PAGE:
How long will their pouring reign?

spirits column
Calvados Sidecar, one of the cocktails featured in "Speakeasy." (Deb Lindsey for The Washington Post)
  Enlarge Photo    
Jason Wilson
Wednesday, October 13, 2010

Last fall, in the Atlantic, Derek Brown of the Passenger declared that the trend of the Prohibition-themed faux speak-easy had jumped the shark. As evidence, he noted that Chuck Bass, the rakish heartthrob on the television series "Gossip Girl," had opened a fictional speak-easy called the Gimlet.

Well, Chuck has moved on by now, and yet somehow our faux-speak-easy trend continues apace: dark, hard-to-locate cocktail bars, where the bartenders wear fedoras and vests and mustaches, continue to pop up and deliver classic cocktails to those in the know.

But how much longer can this fad last?

That is one of numerous interesting questions inadvertently raised by a new drinks book titled "Speakeasy" (Ten Speed) by Jason Kosmas and Dushan Zaric, owner-bartenders of the venerated bar Employees Only in New York. Though essentially a recipe book, it caused me to think about the state of cocktail culture in America and about the evangelists who promote it.

The questions began with the foreword, written by Dale DeGroff, the former Rainbow Room bartender, author and high-profile consultant branded as "King Cocktail." It made me wonder: Will we ever reach a quota on how many cocktail guide forewords can be penned by DeGroff? For drinks tomes, his blessing must be the marketing equivalent of pixie dust. I now have two new titles on my desk with DeGroff forewords, adding to the pile of DeGroff forewords in books from seasons past.

In "Speakeasy's" introduction, Kosmas and Zaric pretty much take credit for spawning the trend of faux speak-easies in 2004. They write that, in 2001, bartenders "saw the writing on the wall" - and that writing used the chef-driven buzzwords "homemade," "handcrafted" and "organic." The pair determined that the "days of the vodka martini were numbered" (most bar owners might still find that idea surprising). Kosmas and Zaric write about themselves in the third person: "Little did they know that they would help destroy bottle service, bring back classic cocktail culture, and single-handedly revive the mustache."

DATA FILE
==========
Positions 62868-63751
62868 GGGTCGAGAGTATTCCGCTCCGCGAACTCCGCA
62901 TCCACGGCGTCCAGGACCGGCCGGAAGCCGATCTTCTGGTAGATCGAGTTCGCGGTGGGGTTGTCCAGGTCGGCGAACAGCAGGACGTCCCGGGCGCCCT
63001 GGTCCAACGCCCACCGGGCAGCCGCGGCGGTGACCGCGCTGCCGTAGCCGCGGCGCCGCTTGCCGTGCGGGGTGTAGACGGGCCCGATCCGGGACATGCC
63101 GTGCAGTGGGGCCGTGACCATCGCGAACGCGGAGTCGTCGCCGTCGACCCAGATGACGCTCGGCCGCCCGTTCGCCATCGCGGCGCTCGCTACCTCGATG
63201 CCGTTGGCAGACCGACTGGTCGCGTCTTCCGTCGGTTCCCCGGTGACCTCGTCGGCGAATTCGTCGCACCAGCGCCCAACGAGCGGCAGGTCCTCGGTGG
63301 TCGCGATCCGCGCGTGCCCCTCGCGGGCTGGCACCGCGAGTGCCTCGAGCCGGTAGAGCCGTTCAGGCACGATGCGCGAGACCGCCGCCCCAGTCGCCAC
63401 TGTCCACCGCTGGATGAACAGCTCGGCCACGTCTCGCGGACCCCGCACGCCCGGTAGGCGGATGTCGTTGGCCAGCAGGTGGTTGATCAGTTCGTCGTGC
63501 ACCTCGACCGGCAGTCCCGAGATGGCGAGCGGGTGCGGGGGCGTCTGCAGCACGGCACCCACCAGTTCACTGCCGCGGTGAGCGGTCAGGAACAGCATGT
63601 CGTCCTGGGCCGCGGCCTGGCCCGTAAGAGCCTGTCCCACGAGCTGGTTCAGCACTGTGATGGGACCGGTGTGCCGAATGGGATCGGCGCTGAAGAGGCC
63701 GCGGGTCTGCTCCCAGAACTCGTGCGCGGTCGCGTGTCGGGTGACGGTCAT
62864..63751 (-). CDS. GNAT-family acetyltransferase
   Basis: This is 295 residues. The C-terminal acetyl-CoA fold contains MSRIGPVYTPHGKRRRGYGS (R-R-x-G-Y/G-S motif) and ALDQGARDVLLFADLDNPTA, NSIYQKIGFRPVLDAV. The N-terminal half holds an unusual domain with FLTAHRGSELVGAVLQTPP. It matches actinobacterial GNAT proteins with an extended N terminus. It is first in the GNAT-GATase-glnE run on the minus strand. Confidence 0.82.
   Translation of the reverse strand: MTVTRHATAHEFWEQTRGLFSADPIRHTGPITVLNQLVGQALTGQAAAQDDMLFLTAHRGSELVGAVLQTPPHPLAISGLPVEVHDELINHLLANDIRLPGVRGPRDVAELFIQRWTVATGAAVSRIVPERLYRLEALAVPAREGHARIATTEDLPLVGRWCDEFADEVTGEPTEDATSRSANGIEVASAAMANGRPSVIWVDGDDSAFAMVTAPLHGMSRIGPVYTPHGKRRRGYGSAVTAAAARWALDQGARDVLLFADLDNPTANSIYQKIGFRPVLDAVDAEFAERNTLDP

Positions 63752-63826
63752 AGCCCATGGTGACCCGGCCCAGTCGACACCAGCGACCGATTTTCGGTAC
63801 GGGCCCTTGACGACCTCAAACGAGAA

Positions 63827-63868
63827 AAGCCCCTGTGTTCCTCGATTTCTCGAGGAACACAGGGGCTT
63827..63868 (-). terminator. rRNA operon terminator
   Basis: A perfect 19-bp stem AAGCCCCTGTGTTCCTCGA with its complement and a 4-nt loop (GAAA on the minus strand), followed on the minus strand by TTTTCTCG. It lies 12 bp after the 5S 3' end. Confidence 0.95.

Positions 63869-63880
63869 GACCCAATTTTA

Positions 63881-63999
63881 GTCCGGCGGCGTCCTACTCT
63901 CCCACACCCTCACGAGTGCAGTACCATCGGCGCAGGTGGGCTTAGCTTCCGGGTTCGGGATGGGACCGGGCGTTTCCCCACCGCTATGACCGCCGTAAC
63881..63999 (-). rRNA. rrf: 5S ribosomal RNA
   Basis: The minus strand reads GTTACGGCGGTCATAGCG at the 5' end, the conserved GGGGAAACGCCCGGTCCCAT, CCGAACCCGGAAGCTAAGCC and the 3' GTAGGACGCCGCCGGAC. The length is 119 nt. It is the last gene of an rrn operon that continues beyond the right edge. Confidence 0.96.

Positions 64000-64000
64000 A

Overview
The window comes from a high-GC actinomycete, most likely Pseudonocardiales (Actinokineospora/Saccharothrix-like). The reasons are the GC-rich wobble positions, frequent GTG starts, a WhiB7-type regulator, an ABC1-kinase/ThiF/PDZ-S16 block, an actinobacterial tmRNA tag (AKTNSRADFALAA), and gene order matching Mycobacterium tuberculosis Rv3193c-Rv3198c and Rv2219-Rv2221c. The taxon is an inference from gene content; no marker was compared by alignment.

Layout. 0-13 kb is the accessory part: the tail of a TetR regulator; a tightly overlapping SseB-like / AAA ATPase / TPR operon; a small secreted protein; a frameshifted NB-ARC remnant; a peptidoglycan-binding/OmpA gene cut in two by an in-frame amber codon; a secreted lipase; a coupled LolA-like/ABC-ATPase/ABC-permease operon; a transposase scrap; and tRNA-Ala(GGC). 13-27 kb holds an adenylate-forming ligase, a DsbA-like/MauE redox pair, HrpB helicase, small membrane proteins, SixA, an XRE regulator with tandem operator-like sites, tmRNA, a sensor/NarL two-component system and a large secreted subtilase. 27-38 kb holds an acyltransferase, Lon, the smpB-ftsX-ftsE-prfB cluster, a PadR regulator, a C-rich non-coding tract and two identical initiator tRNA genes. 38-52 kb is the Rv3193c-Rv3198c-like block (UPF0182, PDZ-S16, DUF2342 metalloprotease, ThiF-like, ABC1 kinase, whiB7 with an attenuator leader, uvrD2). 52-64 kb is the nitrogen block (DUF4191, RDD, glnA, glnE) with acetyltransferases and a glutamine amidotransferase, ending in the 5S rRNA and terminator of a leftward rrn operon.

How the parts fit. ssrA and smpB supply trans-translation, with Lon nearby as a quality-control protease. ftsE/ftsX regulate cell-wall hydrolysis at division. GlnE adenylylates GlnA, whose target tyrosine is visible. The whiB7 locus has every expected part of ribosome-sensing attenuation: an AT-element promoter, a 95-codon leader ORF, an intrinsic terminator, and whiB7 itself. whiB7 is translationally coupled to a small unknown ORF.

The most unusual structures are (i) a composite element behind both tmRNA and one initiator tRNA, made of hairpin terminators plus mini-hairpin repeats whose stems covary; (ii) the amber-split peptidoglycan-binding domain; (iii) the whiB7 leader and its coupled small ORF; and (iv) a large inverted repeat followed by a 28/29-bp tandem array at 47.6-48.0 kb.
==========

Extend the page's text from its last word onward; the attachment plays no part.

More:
Grand achievements, all. But then the introduction reaches a hyperbolic crescendo when Kosmas and Zaric intertwine their desire to open a faux speak-easy with a tragic, historic event: "The real push for us to open our own bar came after September 11, 2001. Before that date, New York was an exciting city with an air of perpetual adolescence. . . . People contend that America lost its innocence that day, but it also lost its naughtiness. Night life in the city became sporadic, sober, dull."


Among the other questions "Speakeasy" inspires:

l Has the rhetoric of celebrity bartenders become as bloated as that of celebrity chefs?

l What kind of cosmic timing and luck do Kosmas and Zaric possess, because they essentially will have grabbed the first and last words on the early-21st-century faux-speak-easy trend?

l How will we look back on the faux-speak-easy craze a decade or two from now? Will we think fondly of it, or will we be slightly embarrassed, sort of like we are about fern bars? As for me, I hope it's the former.

Perhaps it is unfair to expect answers from what is essentially a cocktail manual. After all, by Kosmas and Zaric's count, Employees Only serves 130,000 cocktails each year (most of them excellent, I might add). So maybe we should just stick to the drink recipes.

Thankfully, their recipes are accessible, yet with enough of a twist to keep things interesting. I like their focus on straightforward classics that most people have heard of - Negroni, Martinez, Sazerac, bloody mary, whiskey sour, old fashioned - showing readers how to make them the right way. Skipping the odd overblown garnish, most of these recipes are ones that most people can make at home.

The afterword of "Speakeasy" is written by David Wondrich, who might give DeGroff a run for his money in this kind of supplemental endorsement. Wondrich, though, puts the accomplishments of the crew of Employees Only into proper - that is, historical - perspective. Kosmas and Zaric are an honest-to-goodness link to another age, when bartending truly was a skilled profession: "Those are the lessons that Jason and Dushan, working bartenders since before such creatures as 'bar chefs,' 'celebrity mixologists,' and 'brand ambassadors' began to stalk the earth, managed to absorb. Even better, they've brought that old, bartenderly way to a new generation."

For that, I can live with a few more years of faux speak-easies.


Calvados Sidecar

Wilson is the author of "Boozehound." He can be reached at jasonwilson.com and at food@washpost.com. Follow him at www.twitter.com/boozecolumnist.

© 2010 The Washington Post Company